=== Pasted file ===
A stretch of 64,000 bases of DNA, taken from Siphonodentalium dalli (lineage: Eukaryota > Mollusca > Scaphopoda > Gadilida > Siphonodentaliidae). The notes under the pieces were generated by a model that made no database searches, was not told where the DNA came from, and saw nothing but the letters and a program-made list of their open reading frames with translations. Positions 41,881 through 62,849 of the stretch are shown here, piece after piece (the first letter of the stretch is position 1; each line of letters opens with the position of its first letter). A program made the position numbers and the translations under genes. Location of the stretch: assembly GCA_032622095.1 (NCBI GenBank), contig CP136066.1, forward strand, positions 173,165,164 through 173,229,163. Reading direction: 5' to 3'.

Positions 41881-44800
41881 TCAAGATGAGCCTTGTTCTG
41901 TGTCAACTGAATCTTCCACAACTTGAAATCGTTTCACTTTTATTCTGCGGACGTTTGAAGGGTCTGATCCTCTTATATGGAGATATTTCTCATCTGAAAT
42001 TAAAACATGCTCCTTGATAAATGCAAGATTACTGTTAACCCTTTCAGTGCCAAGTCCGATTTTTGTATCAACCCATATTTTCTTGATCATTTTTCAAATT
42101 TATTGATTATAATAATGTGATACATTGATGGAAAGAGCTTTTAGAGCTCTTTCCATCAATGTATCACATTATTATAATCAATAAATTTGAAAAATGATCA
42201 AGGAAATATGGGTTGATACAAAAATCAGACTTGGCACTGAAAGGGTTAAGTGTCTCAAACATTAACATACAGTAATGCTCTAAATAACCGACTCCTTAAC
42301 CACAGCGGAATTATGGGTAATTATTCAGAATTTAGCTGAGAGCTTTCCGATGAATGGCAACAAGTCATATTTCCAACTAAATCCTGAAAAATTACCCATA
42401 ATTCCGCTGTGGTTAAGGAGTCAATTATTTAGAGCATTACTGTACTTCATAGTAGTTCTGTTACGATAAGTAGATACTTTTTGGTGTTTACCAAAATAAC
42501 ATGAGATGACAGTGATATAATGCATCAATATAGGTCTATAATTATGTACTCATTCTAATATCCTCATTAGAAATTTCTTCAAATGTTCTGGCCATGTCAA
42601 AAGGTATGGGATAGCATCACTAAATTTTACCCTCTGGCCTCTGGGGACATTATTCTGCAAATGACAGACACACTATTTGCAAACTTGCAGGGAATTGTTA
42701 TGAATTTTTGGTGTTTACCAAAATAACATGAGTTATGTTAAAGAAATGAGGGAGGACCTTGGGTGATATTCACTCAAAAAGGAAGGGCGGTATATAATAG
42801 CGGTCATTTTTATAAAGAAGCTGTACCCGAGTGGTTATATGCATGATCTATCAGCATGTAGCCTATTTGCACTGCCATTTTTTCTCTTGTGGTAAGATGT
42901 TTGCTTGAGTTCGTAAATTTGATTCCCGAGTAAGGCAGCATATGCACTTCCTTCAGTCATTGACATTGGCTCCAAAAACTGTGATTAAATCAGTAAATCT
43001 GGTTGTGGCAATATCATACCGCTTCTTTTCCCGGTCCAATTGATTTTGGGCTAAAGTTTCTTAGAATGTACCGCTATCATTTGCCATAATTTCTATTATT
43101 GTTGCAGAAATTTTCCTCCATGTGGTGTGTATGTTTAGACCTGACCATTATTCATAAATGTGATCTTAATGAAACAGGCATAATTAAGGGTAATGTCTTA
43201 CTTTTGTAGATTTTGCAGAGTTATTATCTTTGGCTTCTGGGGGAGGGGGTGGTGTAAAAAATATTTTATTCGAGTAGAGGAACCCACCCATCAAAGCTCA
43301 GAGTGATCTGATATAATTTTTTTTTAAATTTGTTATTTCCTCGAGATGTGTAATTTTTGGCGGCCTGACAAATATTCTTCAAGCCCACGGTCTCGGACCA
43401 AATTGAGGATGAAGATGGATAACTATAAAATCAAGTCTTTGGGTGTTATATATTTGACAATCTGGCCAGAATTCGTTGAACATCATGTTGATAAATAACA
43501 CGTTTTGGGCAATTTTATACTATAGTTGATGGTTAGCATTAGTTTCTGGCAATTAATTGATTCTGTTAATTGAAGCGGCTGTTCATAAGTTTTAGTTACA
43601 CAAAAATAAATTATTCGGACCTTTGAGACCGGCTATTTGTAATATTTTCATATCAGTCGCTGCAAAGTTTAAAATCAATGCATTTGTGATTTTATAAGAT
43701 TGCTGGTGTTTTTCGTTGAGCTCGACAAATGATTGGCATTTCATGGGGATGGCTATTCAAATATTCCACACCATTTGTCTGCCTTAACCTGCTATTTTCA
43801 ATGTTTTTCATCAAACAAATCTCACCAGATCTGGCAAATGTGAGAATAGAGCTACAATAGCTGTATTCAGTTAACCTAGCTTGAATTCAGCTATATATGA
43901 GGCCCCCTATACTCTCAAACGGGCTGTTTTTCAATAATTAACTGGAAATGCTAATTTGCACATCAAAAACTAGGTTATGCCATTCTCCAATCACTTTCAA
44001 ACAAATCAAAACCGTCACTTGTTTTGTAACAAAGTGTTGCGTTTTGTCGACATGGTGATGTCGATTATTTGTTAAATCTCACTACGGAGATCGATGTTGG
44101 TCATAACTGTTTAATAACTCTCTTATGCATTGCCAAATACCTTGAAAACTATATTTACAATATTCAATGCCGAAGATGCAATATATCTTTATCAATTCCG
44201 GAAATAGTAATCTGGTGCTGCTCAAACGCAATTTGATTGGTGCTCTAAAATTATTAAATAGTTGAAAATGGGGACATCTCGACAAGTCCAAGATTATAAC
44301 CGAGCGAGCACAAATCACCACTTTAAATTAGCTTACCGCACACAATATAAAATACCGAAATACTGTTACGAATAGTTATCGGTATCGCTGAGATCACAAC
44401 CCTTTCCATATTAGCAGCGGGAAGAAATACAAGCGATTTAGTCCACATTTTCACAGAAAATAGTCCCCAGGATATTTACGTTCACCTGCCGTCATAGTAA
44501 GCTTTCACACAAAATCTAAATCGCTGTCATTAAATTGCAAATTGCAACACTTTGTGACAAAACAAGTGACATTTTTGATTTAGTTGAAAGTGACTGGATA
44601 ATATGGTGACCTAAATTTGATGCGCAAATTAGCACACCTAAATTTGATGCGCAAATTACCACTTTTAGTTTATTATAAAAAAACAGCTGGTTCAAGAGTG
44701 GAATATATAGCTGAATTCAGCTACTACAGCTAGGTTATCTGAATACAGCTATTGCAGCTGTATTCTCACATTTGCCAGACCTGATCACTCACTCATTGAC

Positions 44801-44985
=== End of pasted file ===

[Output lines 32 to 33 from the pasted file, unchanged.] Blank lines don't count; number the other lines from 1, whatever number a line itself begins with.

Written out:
44701 GAATATATAGCTGAATTCAGCTACTACAGCTAGGTTATCTGAATACAGCTATTGCAGCTGTATTCTCACATTTGCCAGACCTGATCACTCACTCATTGAC

Positions 44801-44985